All of this leads up to the point of creation for Transverse Orientation in 2021. Referencing the natural behaviour of moths to seek light, Transverse Orientation follows the human compulsion to find meaning on the journey of life. This however, might not be clear, with its central image being a mechanical bull that comes alive onstage, while dancers, often nude, perform various choreographies throughout the show, with fake babies waving to the audience and an optical illusion of entwined limbs. That’s not a criticism, but an expression of wonder and awe at the audacity of the image and sheer imagination, leading Lyndsey Winship to write how the work ‘crosses beauty with disgust, wonder and comedy’, in reviewing for The Guardian in the UK. Not to mention, the work was also nominated for Best New Dance Production at the 2022 Olivier Awards.

“I am struggling to find the ways to create a more dynamic atmosphere. I am also trying to be more ironic, cynical and little bit ridiculous, not for the sake of contradiction, but to remind people that theatre is a false construct,” says Dimitris, on how The Guardian review also described him as a ‘master of contradictions’. “It is through this obvious fakery that theatre opens up gateways to truth, and especially for someone like me, who tries so hard to create illusions, when you pull the carpet from under the audience’s feet, there is almost this sense of humour in it, through creating these multilayered realities onstage.”

©Julian Mommert

While Dimitris often chooses not to incorporate established music into his work, for Transverse Orientation, it made sense for him to use the work of Vivaldi, combining chaos, reconstruction, metamorphosis and existentialism to the Venetian composer’s work. “Sometimes music feels a bit like cheating. When we use someone else’s composition, half the work is already done in filling the empty space of the theatre. In choosing the music to use, you are accepting the architectural structures present, as crafted by the composer,” says Dimitris. “But when I started this work, I was obsessed with Vivaldi, and I found him energetic and organised and sensitive. Diving into his work, I found things I never knew, and found that his music would be a good glue to stick all my ideas onto. His music lends a lightness, and even allows me to incorporate some humour into the work, as it takes form.”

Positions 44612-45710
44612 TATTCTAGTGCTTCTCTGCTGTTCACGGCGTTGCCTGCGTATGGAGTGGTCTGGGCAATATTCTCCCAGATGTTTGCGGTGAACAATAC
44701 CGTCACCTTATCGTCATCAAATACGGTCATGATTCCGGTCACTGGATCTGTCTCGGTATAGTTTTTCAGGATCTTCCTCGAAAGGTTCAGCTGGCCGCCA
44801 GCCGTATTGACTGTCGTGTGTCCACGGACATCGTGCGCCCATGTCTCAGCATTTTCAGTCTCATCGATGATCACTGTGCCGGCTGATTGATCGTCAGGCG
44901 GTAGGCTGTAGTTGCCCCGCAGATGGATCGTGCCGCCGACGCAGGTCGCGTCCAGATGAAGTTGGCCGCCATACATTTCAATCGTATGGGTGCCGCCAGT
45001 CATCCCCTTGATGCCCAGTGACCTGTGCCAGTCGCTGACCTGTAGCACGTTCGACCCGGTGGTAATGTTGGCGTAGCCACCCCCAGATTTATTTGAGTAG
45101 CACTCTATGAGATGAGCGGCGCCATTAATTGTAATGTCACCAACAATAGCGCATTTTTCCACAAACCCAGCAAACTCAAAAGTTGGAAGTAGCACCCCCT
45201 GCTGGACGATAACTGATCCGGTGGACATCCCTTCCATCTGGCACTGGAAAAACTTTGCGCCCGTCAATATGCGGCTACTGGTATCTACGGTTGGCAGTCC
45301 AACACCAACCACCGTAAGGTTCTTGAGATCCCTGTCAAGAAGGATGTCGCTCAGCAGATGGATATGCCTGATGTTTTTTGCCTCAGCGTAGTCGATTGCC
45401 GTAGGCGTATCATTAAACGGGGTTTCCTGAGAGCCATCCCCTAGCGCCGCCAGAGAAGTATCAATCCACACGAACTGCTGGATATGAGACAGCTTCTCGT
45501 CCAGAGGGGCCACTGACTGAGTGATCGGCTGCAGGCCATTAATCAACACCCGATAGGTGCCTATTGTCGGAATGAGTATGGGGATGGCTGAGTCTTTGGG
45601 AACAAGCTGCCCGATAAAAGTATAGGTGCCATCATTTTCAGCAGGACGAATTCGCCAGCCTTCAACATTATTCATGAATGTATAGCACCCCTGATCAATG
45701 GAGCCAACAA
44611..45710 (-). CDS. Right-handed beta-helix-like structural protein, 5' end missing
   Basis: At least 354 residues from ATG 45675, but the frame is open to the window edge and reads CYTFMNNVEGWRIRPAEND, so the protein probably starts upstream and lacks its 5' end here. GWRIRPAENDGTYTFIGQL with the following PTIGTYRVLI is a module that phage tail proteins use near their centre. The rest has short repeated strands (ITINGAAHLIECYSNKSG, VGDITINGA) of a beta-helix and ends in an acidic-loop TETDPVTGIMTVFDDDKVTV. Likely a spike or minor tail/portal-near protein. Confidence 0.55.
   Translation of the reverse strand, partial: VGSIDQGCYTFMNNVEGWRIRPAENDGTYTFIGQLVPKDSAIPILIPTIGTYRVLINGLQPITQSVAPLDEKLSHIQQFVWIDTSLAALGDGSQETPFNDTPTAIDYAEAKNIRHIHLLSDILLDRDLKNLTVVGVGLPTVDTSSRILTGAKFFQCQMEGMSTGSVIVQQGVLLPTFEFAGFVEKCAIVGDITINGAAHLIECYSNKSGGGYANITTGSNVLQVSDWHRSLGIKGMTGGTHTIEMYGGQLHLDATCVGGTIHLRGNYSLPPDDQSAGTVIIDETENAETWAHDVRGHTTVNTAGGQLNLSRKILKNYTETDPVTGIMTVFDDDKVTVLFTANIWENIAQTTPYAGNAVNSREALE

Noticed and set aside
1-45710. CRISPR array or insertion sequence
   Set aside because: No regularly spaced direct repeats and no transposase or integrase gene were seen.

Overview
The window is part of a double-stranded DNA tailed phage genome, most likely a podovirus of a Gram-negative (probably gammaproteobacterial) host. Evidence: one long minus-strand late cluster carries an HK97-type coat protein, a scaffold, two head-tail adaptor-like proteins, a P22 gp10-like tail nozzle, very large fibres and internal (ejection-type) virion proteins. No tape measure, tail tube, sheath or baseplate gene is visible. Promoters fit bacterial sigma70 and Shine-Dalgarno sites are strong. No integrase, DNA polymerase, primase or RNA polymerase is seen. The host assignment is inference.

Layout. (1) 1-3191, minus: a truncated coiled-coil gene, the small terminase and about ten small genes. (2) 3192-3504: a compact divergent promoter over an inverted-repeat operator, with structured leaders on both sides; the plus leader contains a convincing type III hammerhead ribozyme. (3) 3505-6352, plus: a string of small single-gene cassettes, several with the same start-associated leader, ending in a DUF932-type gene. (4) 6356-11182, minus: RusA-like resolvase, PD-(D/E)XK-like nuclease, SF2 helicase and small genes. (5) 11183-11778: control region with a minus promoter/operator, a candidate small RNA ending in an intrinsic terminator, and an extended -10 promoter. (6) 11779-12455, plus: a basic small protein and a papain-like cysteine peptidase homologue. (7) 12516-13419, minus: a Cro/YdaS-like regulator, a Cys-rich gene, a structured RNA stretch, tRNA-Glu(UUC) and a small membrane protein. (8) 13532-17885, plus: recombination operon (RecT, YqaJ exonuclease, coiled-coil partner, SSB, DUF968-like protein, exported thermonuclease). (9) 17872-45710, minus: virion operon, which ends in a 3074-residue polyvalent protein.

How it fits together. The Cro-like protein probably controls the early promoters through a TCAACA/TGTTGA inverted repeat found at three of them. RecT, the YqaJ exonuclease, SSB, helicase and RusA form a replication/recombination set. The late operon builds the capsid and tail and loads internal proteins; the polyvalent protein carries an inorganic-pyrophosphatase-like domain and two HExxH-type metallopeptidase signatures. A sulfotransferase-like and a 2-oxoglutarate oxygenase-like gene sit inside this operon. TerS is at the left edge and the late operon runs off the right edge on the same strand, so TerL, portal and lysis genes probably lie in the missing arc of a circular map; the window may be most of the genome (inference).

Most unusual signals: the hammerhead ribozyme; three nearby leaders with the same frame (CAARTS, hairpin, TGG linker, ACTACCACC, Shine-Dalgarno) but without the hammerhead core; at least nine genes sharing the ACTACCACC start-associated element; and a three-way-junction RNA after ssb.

“In my creation process, there is this chaotic procedure of invention and playfulness, where anything can come into play, even the seemingly simplest, most ridiculous movement that has meaning and place in the work,” he adds. “There is no aesthetic prejudice as to what is valuable or not in the creation process, and I take full responsibility for how the work turns out after it is composed, and we work meticulously to be precise in curating the uncontrolled and unhinged creation process, and synthesising this anarchic material together.”

©Julian Mommert

Coming back to Transverse Orientation, one of the major themes in the work is light, and a large portion of the work circles back to ideas of attraction, and the movement of shadows in relation to the light. One other feature is the massive bull puppet that plays a prominent role across the work, life-sized and realistic in its demeanour. “In designing the bull, we started with a more primitive idea of a skeleton and bolstering it with black pillows. But we took that idea to a sculptor friend and it became more realistic, and we realised we could move the bull while riding it,” Dimitris says, of the design process. “Our sound designer even installed sensors such that it would create electronic sounds when it moves.”